CONDITIONED   RESPONSE   by   Ruggles   Fishweir

This story was a writing sample that was sent to writers Digest SchooL as my first assignment...It gave my teacher clues as to what I needed to learn in the class.  So, it is included here in hopes that all can see the improvement I have made and why I strongly recommend their classes to anyone that is interested in becoming a writer...


Copyright (c) 1998, Ruggles Fishweir ALL RIGHTS RESERVED

     Stepping out of the hearse, the undertaker stopped 
only long enough to snuff out his cigarette butt on the 
asphalt with his shiny black shoe.  Then he opened the
wide back door of the hearse and unlocked the cot.  
Pulling the stretcher forward, he grabbed what looked 
like a folded woolen blanket.  The slamming door echoed
down the murky alley behind McCreary Funeral Home.
     Once inside, the undertaker deposited the little 
bundle on the prep room table and turned on the light.
The fluorescent bulbs crackled to life, humming loudly in
the quiet room.  The light glared off the white walls and 
the charts that mapped out the human circulatory system,
like so many busy city streets.
There were bottles and surgical instruments; the tools of 
the trade.  The stench of Formaldehyde was a grim reminder 
that death was at home here.
     Just as he was about to open the bundle, 
the telephone rang loudly, causing him to nearly jump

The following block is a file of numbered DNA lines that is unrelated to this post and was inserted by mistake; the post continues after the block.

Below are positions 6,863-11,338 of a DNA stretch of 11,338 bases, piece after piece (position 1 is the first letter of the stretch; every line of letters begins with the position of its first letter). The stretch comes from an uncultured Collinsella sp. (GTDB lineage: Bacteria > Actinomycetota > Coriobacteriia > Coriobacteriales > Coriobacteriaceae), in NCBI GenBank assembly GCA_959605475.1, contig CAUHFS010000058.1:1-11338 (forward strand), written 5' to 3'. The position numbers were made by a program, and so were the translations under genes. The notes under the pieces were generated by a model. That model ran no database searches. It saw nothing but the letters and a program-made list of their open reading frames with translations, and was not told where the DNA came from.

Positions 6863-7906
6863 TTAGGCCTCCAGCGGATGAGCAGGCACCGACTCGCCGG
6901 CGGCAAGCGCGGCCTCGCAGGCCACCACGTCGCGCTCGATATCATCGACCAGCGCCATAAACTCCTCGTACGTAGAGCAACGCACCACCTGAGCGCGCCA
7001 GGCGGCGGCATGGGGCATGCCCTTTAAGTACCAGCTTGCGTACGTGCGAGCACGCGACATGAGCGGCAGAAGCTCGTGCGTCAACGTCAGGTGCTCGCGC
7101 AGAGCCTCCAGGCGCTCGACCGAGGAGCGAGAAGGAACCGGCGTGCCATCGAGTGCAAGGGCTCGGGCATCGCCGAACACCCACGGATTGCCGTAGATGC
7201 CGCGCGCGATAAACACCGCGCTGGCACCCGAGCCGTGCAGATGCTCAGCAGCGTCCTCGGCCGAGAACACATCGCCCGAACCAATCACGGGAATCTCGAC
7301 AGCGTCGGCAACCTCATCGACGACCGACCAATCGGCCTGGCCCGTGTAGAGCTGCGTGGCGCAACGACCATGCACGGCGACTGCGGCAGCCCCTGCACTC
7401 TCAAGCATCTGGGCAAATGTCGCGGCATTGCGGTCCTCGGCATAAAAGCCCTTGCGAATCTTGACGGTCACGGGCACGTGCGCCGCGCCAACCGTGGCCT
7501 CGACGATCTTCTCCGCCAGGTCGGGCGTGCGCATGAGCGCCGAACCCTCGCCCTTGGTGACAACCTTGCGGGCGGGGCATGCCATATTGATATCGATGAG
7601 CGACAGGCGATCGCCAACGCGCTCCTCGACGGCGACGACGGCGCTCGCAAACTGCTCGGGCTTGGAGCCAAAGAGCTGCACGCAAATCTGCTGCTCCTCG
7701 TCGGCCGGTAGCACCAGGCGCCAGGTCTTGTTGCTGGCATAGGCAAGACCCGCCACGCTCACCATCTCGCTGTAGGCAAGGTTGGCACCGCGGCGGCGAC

out of his skin.
     "McCreary Funeral Home, Joshua Holcomb speaking; how
may I assist you?"
     "Josh, I was wondering if you wanted me to bring 
you your supper," Jenny Holcomb offered, hoping to spend 
a moment with her husband. "Or maybe you can come home 
and eat," she hinted.  Business had been good, so she 
had seen little of her husband all week.  
Old man McCreary was too tight to hire extra help, so
Joshua worked long hours.  He wanted to spend more time
with his family but it was just not possible.
     "I'm sorry hon, I just picked up a body," Josh
explained.  "I should be through in a couple of hours;
I'll eat then."
     "Okay, I'll see you later," Jenny said, trying to 
sound cheerful. "I love you."
     "Me too!"  Josh said before hanging up the phone.  
There were times that he really hated this line of work;
this was one of those times.  The long hours, and the 
time away from his family were hard enough, and he
constantly had to deal with death.  One had to be
half crazy to care for the dead for a living.
     Josh donned surgical gloves and apron and then 
gently unfolded the blanket.  The tiny baby lay curled
in a fetal position.  Something about the child's head
suggested that it had brain damage.  Joshua Holcomb
hated to embalm children since they reminded him of his
kids at home.  He wondered if Justin and Megan were 
curled up in their beds as they slept.
     Get it over with quick and then go home and kiss
your babies good night, and have supper with your lovely
wife, Josh told himself.  Joshua carefully uncurled the 
little body and made an incision in the tiny chest so
that he could connect the embalming equipment.
As he felt around beneath the skin he heard the faintest